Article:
Posts Tagged ‘documentary’

Directors: Sam Dunn, Scot McFadyen

Cast: Bruce Dickinson, Janick Gers, Steve Harris, Nicko McBrian, Dave Murray, Adrian Smith

Iron Maiden has been one of the most successful and influential bands on the heavy metal scene over the years and are still going strong more than thirty years later.

Like all good ‘rockumentaries’, Flight 666 is one for both the band’s fans and music lovers in general. Directed by Sam Dunn and Scot McFayden (Global Metal), this film is an access-all-areas look at Iron Maiden during an ambitious world tour. Last year the band embarked on their largest tour yet labeled the ‘Somewhere Back In Time’. Equipped with their own customised plane called ‘Ed Force One’ which contained their entire stage show and tour equipment, full touring crew and piloted by Bruce Dickinson (lead singer), the band flew across the globe in forty-five days, playing in thirteen countries to over half a million fans in only the first leg of their tour.

The tour kicked off in Mumbai. And if you were at that concert and you watch this film, you are sure to get goosebumps! And with each venue they jump, the number of fans only gets bigger. Another interesting aspect this film captures is the craziness of Iron Maiden fans and the lengths they would go to just to make it to a show (wait till the band visit South America!). The film shows you just how inspirational and influential the band has been in so many people’s lives around the world. The most interesting part of the film comes when somewhere in South America you see an interview of a priest who has 162 Iron Maiden tattoos on his body and is known as ‘Father Iron Maiden’ within his flock!

The concert footage in this film is some of the best out there and the songs will keep your feet tapping over the entire length of the film. Up The Irons!


Director: Michael Moore

After examining General Motors, the Columbine shootings, and the attacks on the World Trade Center, Michael Moore takes on the American Healthcare System with Sicko. Moore is at his best with this film that tackles a subject relating to every American citizen.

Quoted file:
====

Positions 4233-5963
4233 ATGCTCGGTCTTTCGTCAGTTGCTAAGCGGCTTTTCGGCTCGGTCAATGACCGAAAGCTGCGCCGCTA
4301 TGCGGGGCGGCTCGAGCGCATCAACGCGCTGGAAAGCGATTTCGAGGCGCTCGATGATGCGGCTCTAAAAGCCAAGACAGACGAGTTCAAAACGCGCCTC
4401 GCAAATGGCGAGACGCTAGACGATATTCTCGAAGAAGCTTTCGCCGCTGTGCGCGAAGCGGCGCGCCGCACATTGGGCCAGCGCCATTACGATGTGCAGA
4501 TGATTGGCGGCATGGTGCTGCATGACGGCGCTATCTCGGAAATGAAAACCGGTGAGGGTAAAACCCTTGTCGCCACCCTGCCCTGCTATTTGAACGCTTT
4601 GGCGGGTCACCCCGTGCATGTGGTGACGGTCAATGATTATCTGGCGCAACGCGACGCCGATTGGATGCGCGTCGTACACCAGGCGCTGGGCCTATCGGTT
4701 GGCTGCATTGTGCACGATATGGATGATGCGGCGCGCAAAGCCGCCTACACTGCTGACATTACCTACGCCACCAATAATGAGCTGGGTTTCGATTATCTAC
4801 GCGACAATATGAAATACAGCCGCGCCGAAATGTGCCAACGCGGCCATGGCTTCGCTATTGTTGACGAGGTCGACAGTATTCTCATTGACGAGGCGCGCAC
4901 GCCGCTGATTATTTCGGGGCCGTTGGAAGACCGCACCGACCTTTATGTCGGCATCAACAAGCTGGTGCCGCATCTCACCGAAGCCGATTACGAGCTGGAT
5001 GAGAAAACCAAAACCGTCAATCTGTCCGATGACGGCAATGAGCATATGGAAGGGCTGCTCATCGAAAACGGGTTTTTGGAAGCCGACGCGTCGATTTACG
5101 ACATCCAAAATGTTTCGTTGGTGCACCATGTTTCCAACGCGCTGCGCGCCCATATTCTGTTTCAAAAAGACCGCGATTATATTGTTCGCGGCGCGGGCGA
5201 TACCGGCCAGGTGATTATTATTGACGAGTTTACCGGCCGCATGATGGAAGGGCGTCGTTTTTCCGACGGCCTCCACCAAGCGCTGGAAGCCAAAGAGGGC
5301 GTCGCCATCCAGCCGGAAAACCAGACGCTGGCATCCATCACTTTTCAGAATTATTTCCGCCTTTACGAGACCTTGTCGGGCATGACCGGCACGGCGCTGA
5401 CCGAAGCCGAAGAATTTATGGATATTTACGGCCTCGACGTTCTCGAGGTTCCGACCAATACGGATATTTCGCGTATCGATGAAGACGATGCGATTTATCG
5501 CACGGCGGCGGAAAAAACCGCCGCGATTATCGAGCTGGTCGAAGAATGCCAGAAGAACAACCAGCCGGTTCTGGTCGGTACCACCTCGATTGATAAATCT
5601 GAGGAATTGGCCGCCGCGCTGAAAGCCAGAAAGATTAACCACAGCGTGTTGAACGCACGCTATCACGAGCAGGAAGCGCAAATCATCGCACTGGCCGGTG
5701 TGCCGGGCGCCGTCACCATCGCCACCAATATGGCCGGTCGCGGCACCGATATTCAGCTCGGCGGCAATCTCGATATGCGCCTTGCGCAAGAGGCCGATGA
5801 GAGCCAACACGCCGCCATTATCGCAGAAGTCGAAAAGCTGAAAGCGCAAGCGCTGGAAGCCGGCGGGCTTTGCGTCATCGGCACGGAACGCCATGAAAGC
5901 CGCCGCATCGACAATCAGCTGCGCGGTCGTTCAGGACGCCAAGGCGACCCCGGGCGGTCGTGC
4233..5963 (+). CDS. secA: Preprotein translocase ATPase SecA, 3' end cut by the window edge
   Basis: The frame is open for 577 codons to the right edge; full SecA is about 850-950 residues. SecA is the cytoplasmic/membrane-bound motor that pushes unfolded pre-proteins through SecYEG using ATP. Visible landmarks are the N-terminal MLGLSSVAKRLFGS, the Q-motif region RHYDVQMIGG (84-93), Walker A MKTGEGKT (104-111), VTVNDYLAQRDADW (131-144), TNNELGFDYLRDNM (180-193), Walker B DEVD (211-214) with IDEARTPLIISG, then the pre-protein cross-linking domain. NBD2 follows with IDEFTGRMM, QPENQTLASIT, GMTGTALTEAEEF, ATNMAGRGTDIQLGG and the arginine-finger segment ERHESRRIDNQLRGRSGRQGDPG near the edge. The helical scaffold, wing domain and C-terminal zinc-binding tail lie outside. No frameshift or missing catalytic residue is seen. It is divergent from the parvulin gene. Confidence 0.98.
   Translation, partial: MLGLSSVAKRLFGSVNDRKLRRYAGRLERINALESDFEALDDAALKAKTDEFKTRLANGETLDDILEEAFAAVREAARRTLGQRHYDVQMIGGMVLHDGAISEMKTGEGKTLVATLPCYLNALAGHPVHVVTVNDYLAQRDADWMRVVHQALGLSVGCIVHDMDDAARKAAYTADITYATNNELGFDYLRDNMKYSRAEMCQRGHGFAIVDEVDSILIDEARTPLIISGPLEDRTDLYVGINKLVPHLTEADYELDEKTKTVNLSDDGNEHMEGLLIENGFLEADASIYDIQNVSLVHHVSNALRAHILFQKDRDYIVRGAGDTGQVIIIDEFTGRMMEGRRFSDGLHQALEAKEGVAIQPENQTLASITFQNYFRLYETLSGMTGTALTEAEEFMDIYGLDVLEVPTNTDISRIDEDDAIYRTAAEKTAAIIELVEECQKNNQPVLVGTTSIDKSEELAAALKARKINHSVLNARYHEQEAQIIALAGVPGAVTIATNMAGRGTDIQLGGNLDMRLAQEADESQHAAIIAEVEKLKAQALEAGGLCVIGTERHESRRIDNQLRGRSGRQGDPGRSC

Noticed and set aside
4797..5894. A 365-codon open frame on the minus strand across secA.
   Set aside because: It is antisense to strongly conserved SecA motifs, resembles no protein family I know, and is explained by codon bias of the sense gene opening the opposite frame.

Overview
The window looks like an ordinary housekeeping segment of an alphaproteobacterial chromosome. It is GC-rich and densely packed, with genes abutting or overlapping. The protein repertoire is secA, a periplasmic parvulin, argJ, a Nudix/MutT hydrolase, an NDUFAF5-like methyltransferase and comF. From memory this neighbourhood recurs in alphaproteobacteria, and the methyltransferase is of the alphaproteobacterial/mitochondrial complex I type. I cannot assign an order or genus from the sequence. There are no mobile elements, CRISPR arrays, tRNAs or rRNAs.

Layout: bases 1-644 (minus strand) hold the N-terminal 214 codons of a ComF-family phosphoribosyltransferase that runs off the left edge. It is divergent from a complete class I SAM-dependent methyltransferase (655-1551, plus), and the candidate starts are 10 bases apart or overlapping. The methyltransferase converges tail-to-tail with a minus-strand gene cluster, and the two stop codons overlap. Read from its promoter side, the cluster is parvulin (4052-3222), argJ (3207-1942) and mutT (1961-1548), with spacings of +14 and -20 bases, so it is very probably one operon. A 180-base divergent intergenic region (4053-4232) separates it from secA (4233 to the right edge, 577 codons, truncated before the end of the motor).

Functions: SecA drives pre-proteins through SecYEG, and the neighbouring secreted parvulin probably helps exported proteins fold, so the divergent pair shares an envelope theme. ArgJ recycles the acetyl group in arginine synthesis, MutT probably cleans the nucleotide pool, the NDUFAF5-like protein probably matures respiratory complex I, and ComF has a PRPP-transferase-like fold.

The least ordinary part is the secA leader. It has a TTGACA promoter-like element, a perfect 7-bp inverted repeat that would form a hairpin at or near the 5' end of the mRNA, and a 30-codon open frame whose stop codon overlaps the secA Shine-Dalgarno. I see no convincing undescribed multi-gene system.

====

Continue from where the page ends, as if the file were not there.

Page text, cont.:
Moore begins by giving examples of families whose circumstances changed rapidly because of their insurance situation. The family which went from having a good house and being able to put their children through college to living in their daughter’s basement, as a result of medical crises. Then there were people whose insurance would not pay for treatment they badly needed, or would pay for only half of it. He also goes on to show a list of conditions, which would debar someone from getting insurance. Moore gives the viewer enough examples of failure and deception to weave a depressing film.

Later in the film, Moore takes us on a journey to see what the healthcare system in rest of the world is like. By visiting Canada, England, and France, Moore gives us a glance inside these countries, which have socialized medicine. You might feel the need to research one specific issue yet the movie stands as a conclusion in itself: the medical system in the US is targeted towards profitability and health is a business.

There are some very powerful moments in Sicko. It’s difficult to hear Americans talk about the death of a spouse, the loss of a limb, or their bleak financial outlook and not have some sort of reaction. The film has some amazing footage of care for people who genuinely deserve it, and a quiet scene at a Cuban firehouse that will move you.

All in all Sicko is a film that will depress you, will make you think and might even provoke you. In the end, if you ever learn something you have only a superficial knowledge of the problem. It’s a must watch to broaden one’s worldview and learn about issues that transcend politics.